Item Type:Article
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http://dx.doi.org/10.1051/0004-6361/201424031DOIArticle
http://www.aanda.org/articles/aa/abs/2014/11/aa24031-14/aa24031-14.htmlPublisherArticle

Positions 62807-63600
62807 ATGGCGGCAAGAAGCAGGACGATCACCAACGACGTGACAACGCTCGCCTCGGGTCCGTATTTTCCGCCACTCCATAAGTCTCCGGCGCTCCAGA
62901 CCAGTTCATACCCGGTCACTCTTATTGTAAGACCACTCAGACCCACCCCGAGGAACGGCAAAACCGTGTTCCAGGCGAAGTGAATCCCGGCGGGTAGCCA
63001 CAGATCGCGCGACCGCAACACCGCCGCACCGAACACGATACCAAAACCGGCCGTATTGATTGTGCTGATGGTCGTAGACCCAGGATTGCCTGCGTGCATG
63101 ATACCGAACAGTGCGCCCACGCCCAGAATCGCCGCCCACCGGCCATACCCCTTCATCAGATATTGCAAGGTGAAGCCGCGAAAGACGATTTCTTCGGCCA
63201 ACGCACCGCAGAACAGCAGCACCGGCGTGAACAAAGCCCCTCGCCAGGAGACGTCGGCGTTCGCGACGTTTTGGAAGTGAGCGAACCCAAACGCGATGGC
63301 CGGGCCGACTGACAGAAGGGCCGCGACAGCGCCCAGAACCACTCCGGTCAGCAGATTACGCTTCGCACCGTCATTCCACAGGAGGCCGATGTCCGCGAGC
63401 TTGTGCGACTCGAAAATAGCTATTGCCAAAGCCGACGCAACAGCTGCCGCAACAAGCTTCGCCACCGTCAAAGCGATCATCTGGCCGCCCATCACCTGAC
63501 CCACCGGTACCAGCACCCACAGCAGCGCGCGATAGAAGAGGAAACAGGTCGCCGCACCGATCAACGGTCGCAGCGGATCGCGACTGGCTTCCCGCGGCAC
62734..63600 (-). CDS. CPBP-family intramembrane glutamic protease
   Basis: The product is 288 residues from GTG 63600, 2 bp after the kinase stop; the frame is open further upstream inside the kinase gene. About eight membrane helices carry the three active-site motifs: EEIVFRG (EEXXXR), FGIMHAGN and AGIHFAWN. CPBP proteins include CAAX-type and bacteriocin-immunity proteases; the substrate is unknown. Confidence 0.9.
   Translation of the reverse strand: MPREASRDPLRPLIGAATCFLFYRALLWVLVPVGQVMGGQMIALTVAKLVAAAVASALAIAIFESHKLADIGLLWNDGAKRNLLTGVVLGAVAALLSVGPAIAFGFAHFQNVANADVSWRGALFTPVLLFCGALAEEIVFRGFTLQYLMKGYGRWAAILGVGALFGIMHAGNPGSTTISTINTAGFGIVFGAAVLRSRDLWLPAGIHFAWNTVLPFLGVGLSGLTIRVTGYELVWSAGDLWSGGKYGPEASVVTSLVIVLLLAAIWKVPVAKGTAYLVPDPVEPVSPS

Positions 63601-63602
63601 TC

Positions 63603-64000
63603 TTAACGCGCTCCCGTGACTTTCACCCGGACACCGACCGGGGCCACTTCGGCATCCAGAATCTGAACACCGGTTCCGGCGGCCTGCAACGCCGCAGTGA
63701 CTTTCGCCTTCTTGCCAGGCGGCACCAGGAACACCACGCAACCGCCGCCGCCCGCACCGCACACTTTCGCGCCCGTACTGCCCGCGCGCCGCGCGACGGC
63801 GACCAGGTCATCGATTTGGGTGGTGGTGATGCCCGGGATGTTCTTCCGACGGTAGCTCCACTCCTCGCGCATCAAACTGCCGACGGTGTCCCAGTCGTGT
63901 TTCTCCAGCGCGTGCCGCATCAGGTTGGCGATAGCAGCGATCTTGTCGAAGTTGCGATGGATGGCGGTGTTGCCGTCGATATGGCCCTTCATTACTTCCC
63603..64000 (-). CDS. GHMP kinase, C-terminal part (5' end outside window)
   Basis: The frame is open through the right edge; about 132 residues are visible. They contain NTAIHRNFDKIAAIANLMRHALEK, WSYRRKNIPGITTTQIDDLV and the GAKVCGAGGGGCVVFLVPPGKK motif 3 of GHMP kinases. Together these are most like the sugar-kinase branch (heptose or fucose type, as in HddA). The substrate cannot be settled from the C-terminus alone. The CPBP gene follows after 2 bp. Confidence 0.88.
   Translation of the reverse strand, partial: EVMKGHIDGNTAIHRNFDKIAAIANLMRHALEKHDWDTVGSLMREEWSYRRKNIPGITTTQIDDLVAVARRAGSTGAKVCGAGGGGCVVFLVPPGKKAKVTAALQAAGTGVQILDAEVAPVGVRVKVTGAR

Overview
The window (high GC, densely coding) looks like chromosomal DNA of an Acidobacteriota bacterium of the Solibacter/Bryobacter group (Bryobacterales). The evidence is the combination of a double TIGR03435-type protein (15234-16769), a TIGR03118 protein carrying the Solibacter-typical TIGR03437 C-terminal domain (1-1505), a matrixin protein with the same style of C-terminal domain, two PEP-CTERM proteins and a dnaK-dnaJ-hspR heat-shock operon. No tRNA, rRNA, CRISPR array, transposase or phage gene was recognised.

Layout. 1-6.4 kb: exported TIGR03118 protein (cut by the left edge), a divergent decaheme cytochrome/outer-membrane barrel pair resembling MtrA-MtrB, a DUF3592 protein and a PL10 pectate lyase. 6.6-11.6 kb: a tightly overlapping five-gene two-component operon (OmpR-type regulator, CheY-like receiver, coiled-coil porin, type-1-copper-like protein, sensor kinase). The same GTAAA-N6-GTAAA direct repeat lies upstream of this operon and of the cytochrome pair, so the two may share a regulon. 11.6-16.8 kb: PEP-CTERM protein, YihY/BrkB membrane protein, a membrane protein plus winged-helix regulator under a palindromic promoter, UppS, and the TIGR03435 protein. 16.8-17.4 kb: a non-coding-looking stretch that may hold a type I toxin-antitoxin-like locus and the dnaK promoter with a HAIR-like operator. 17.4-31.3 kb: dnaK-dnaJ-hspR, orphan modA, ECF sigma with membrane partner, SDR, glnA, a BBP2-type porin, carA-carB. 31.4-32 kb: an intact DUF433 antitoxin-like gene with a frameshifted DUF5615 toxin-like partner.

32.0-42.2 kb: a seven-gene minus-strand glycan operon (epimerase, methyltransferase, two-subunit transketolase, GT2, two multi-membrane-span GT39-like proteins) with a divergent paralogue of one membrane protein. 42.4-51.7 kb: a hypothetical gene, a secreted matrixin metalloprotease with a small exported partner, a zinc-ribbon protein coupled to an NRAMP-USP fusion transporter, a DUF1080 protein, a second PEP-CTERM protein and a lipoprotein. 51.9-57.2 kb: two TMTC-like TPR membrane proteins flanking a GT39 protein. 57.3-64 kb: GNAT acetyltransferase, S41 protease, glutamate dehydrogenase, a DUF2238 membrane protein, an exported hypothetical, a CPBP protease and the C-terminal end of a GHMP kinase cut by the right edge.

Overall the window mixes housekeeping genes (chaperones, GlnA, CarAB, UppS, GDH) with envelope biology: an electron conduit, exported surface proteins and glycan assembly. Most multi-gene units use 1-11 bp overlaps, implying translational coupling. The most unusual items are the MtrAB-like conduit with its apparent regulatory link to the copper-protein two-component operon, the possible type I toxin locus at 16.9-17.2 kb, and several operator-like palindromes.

Additional Information:© 2014 ESO. Article published by EDP Sciences. Received 18 April 2014. Accepted 24 July 2014. Published online 06 November 2014. We thank Claudia Cyganowski for kindly providing the 8.4 GHz continuum emission data of this region. This paper makes use of the following ALMA data: ADS/JAO.ALMA#2011.0.00275.S. ALMA is a partnership of ESO (representing its member states), the NSF (USA), and NINS (Japan), together with NRC (Canada) and NSC and ASIAA (Taiwan), in cooperation with the Republic of Chile. The Joint ALMA Observatory is operated by ESO, AUI/NRAO, and NAOJ. We acknowledge the Italian ARC for the computational support. R.S.F. acknowledges T. Usuda, T. Inagaki, S. S. Hayashi, and H. Shinnaga for their help with the Subaru observations and data reduction. This work is based (in part) on archival data obtained with the Spitzer Space Telescope, which is operated by the Jet Propulsion Laboratory, California Institute of Technology under a contract with NASA. Support for this work was provided by an award issued by JPL/Caltech. The ATLASGAL project is a collaboration between the Max-Planck-Gesellschaft, the European Southern Observatory (ESO), and the Universidad de Chile. This publication makes use of data products from the Wide-field Infrared Survey Explorer, which is a joint project of the University of California Los Angeles, and the Jet Propulsion Laboratory/California Institute of Technology, funded by the National Aeronautics and Space Administration. This research made use of data products from the Midcourse Space Experiment. Processing of the data was funded by the Ballistic Missile Defense Organization with additional support from the NASA Office of Space Science. This research also made use of the NASA/ IPAC Infrared Science Archive, which is operated by the Jet Propulsion Laboratory, California Institute of Technology, under contract with NASA.